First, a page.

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White Feathers Enough In
His Makeup to Stuff
a First Class


 Jess Willard, the giant cowboy of
the plains, is not aching for the sort
of game they deal here in San Fran-
cisco. He came through with a cold
turndown of an offer to fight Gunboat
Smith here next month, intimating
through his Chicago representative that
"Smith has too much of a punch in
his right hand."
 This may be taken to mean that the
cowboy is laying for the soft ones
on the other side of the Rockies and
that he does not intend to blossom
out as a candidate for the heavy weight
championship honors as the public
was led to believe.
 The refusal of Willard to meet Smith
here means that there will be no im-
portant heavy weight elimination con-
test during the coming month. Up to
the time Jim Griffen received Wil-
lard's telegram yesterday afternoon,
it did look as though we would see
a battle between Willard and Smith,
and possibly one between Willard and
some other hope, but the big fellow
himself has seen fit to flash the white
feather, so he is now regarded in San
Francisco as a white joke and not
a white hope.

 Smith is willing enough to take on
any of them. Although he never did
stand right with the followers of the
game in this city, he is willing enough
to keep on trying and when the Wil-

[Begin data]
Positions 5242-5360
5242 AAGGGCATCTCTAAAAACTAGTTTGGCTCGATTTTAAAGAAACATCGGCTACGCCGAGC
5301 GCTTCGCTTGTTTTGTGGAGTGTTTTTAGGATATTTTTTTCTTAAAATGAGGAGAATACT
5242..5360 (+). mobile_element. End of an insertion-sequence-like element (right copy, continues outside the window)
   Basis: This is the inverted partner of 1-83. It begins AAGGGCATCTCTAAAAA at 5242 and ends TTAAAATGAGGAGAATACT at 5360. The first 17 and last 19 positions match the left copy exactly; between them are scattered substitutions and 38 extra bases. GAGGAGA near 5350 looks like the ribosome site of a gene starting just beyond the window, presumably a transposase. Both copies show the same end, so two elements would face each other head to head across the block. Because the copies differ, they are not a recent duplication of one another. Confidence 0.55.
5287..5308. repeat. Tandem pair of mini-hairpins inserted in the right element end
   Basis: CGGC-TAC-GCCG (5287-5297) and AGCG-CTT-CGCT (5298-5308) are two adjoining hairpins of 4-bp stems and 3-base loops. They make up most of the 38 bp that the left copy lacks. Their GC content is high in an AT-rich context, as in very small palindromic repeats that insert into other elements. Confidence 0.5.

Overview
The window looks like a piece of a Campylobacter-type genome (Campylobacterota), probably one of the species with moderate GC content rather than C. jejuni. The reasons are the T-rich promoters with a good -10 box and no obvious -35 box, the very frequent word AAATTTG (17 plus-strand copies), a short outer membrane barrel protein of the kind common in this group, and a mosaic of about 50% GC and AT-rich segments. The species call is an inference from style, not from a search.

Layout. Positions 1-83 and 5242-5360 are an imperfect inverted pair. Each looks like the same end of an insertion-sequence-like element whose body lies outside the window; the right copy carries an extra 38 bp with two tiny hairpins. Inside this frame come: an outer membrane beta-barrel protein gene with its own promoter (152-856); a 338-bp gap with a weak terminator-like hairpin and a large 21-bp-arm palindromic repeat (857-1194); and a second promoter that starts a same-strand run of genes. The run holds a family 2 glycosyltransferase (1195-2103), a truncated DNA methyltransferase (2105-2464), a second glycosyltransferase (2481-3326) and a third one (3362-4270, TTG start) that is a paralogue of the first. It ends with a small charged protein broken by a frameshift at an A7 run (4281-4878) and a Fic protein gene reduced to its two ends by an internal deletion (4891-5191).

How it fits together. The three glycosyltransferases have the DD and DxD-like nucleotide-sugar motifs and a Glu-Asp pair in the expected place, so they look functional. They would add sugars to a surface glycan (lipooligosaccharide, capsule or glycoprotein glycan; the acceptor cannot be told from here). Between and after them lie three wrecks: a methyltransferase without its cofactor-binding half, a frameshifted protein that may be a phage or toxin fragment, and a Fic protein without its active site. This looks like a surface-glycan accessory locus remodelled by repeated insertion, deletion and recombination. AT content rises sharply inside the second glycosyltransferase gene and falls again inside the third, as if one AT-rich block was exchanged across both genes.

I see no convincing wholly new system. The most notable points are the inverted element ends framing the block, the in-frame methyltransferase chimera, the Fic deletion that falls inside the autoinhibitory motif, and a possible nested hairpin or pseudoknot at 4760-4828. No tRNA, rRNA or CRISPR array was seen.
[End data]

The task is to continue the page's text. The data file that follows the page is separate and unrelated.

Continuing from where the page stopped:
lard match was sprung on him the
Gunboat seemed delighted. So did
his manager, Jim Buckley.
 As Smith is about 40 pounds under
Willard's weight and about 6 inches
shorter, it looked as though he might
duck the match, but the giant himself
did the ducking, all of which will
make the local fans all the more peeved.
Willard has been clamoring for a
chance to meet McCarty, yet he passes
up an opportunity to meet Smith, who
never was regarded as a real top liner
until some charitable person started
to mention his name with those of Mc-
Carty, Willard, Paizer and a few others
who were put in through courtesy.
 Size does not make a great heavy
weight fighter. He must have courage
in addition. Tom Sharkey was not a
big man; neither was Bob Fitzsimmons;
yet the name of each of them is written
in the pages of the Queensberry ring
in the big letters and will remain there
as long as the game flourishes.
 Willard's present stand is not a
marker to the one that he took back
in Springfield, Mo. about a year and
a half ago against a little fellow named
Cox. W.F. Benedict, former St. Louis
sporting writer, has this to say about
the battle, to which he was an eye-
 "Willard calmly stepped over the
ropes, drilled into the center of the
ring and stood looking down from his
great height at Cox as the referee
gave the fighters the ring directions.
Cox was just slightly red in the face -
possibly from excitement, probably
from excitement and nervousness com-
bined - and the crowd of fans laughed
in anticipation of what was going to
happen to the 'bantam rooster.'
 "The gong sounded and the two mis-
mated fighters stepped to the center
of the ring. they sparred for a few mo-